From 11:00PM PDT on Friday, July 1 until 5:00AM PDT on Saturday, July 2, the Shmoop engineering elves will be making tweaks and improvements to the site. That means Shmoop will be unavailable for use during that time. Thanks for your patience!
We have changed our privacy policy. In addition, we use cookies on our website for various purposes. By continuing on our website, you consent to our use of cookies. You can learn about our practices by reading our privacy policy.
© 2016 Shmoop University, Inc. All rights reserved.
The Adventures of Sherlock Holmes

The Adventures of Sherlock Holmes


by Sir Arthur Conan Doyle

Tools of Characterization

Character Analysis

Direct Characterization

Watson likes to take a back seat to other people (especially Holmes) when there's clue analysis to be done, but he also does his fair share of telling us point-blank what he thinks of Holmes's various clients and visitors. Take Mary Sutherland: "For all the preposterous hat and the vacuous face, there was something noble in the simple faith of our visitor which compelled our respect" (Identity.79). There's Watson engaging in direct characterization: he's not trying to suggest anything subtly. He's just telling us, straight out, that even though Sutherland looks kind of dumb, she still has finer qualities that both he and Holmes like.


Holmes makes a game out of seeing how much he can guess about a client from what he just sees of the person from his apartment window. And he's really great at it. But Watson's got a few skills, too. Check out this exchange about Mr. Jabez Wilson:

I did not gain very much, however, by my inspection. Our visitor bore every mark of being an average commonplace British tradesman, obese, pompous, and slow. He wore rather baggy grey shepherd's check trousers, a not over-clean black frock-coat, unbuttoned in the front, and a drab waistcoat with a heavy brassy Albert chain, and a square pierced bit of metal dangling down as an ornament. A frayed top-hat and a faded brown overcoat with a wrinkled velvet collar lay upon a chair beside him. Altogether, look as I would, there was nothing remarkable about the man save his blazing red head, and the expression of extreme chagrin and discontent upon his features.

Sherlock Holmes' quick eye took in my occupation, and he shook his head with a smile as he noticed my questioning glances. "Beyond the obvious facts that he has at some time done manual labour, that he takes snuff, that he is a Freemason, that he has been in China, and that he has done a considerable amount of writing lately, I can deduce nothing else"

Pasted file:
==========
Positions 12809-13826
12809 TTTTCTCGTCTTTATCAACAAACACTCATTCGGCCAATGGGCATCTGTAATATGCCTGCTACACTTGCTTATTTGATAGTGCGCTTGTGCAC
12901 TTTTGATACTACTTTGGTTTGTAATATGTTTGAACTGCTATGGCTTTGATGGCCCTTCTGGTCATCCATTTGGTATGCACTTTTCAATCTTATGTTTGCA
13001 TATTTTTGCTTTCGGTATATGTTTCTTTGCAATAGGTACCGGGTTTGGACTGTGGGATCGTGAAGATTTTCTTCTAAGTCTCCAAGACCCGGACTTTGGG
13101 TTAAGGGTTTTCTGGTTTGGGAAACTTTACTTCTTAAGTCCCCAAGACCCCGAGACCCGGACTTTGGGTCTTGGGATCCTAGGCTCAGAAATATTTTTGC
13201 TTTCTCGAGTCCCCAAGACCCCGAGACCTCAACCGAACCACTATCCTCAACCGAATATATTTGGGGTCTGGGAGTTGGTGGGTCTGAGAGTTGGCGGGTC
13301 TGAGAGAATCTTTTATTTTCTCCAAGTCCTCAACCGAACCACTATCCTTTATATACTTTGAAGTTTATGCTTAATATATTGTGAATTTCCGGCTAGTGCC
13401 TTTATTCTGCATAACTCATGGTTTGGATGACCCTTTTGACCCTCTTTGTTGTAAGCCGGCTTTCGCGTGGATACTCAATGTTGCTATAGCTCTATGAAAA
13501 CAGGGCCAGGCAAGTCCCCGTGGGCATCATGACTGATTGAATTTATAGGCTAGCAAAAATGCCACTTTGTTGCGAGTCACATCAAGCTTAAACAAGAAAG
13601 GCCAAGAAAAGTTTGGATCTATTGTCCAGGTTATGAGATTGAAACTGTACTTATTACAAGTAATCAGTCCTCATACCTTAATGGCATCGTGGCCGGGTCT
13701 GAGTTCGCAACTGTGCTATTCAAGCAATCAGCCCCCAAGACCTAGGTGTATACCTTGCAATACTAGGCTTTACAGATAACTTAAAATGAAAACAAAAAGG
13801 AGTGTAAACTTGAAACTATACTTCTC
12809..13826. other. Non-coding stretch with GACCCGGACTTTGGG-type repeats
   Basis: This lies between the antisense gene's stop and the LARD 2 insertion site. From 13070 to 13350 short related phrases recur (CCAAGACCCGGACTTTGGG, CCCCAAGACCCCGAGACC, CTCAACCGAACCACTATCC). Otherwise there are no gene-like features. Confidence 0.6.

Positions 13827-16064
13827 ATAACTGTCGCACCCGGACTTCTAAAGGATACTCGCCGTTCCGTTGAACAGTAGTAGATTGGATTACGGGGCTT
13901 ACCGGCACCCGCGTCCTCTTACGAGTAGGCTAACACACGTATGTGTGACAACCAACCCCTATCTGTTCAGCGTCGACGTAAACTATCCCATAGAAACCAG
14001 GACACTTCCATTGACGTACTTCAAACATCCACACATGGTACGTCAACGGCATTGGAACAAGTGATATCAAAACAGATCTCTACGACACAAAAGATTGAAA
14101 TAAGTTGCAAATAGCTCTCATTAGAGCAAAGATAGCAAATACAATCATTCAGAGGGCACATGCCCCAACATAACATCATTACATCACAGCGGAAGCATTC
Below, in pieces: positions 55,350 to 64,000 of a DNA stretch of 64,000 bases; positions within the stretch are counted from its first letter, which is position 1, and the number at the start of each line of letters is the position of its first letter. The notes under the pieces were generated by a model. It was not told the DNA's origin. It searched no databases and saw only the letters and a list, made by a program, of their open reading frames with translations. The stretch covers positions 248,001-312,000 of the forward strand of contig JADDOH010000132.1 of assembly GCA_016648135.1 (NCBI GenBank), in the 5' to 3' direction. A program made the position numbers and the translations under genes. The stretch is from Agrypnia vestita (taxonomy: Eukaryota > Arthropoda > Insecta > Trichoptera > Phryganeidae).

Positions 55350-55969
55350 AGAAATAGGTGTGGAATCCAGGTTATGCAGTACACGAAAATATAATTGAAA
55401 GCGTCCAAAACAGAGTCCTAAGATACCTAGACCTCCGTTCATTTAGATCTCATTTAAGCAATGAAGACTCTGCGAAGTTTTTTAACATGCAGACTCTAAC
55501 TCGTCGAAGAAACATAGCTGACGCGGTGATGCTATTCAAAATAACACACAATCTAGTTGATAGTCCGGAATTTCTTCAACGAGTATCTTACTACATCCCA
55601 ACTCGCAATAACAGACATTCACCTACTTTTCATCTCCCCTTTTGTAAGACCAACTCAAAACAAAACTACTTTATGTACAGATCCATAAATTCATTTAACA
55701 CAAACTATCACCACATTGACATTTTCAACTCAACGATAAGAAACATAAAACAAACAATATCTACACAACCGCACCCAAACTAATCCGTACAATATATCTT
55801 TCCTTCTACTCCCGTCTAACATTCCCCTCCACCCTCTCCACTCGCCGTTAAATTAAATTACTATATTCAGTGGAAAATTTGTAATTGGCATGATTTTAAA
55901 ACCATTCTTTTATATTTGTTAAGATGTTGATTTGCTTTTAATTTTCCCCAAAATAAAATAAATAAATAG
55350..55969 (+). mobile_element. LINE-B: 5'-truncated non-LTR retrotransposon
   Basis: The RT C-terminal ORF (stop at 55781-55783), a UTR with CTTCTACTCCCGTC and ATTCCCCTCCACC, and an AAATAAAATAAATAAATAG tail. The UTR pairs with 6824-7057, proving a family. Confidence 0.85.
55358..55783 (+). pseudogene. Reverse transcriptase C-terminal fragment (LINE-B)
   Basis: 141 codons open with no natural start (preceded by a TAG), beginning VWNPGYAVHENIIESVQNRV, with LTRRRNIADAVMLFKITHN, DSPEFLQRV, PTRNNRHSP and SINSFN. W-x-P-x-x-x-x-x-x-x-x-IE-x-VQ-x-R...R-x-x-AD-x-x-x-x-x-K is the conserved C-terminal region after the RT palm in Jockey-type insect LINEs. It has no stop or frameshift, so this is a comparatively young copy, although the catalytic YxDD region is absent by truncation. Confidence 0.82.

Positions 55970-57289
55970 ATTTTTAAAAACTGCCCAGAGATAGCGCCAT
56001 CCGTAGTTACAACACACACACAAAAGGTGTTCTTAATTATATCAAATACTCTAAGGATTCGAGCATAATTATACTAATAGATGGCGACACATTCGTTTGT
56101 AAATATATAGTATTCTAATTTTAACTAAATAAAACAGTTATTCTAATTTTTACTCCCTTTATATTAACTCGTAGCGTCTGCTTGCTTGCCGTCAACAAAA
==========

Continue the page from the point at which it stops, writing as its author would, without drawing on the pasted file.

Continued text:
Watson observes Wilson's "not over-clean black frock coat," "faded brown overcoat," and "wrinkled velvet collar" and comes up with "average commonplace British tradesman." And he's not wrong. See, Watson's no fool. But Holmes – he's just epic. So he can look at the same clothing and see that "square pierced bit of metal" is actually a Freemason's compass. Underneath the wrist of that "black frock-coat" is a tattoo of a fish that indicates time in China, and his right sleeve is worn, hence, a "considerable amount of writing."

Using clothing as characterization – and as a point of competition between Holmes and Watson – is an economical way of telling us about the character being examined (Jabez Wilson). But it also emphasizes the Holmes/Watson dynamic: Watson's no slouch, but Holmes still leaves him in the dust, brain-wise.

Family Life

Nearly all of the wrongs committed in these twelve stories are the result of family betrayal: "A Case of Identity" finds a stepfather and a mother conspiring against their daughter, "The Boscombe Valley Mystery" sees a father kill another man to stop him from marrying his son to the other's daughter, "The Copper Beeches" involves the forced imprisonment of a daughter by a father to extort money from her, and the list goes on and on. So we think it's fair to say that family life – and the decision to treat your family well or badly – is one surefire way to tell what kind of a person you are in a Sherlock Holmes story.


Conan Doyle often repeats that Holmes looks for cases based on their interest to him and not on the social status of the people involved. Indeed, Holmes often speaks favorably of working-class people: Mary Sutherland and Violet Hunter among them. Yet, he frequently disguises himself as a "loafer" ("The Beryl Coronet") or tries to mingle with "roughs" ("A Scandal in Bohemia"). Watson's assessment of Jabez Wilson, the pawnbroker, definitely depends on his occupation as a middle-class businessman, and "The Man With the Twisted Lip" is all about a guy with a really good education who's acting wrongly by begging for a living. And Watson characterizes governess Violet Hunter as someone with "the brisk manner of a woman who has had her own way to make in the world" (Beeches.17). Occupation, in other words, is definitely one way to suggest both social status and character.

Personal Appearance

One final method by which the Sherlock Holmes stories use some type of description to develop psychological depth is personal appearance. Take, for example, Dr. Grimesby Roylott, a man who beat his Indian butler to death over a burglary and who murdered his stepdaughter with a poisonous snake to keep her from getting married. Watson describes the man:

A large face, seared with a thousand wrinkles, burned yellow with the sun, and marked with every evil passion […] while his deep-set, bile-shot eyes, and his high, thin, fleshless nose, gave him somewhat the resemblance to a fierce old bird of prey (Band.95)

Roylott's vicious character and his willingness to harm people weaker who are than he is don't just emerge through observations of his behavior throughout "The Speckled Band." Those qualities are written on his very face, "seared" with wrinkles and "marked with every evil passion." Roylott's appearance is like its own textbook of evil, with its "resemblance to a fierce old bird of prey."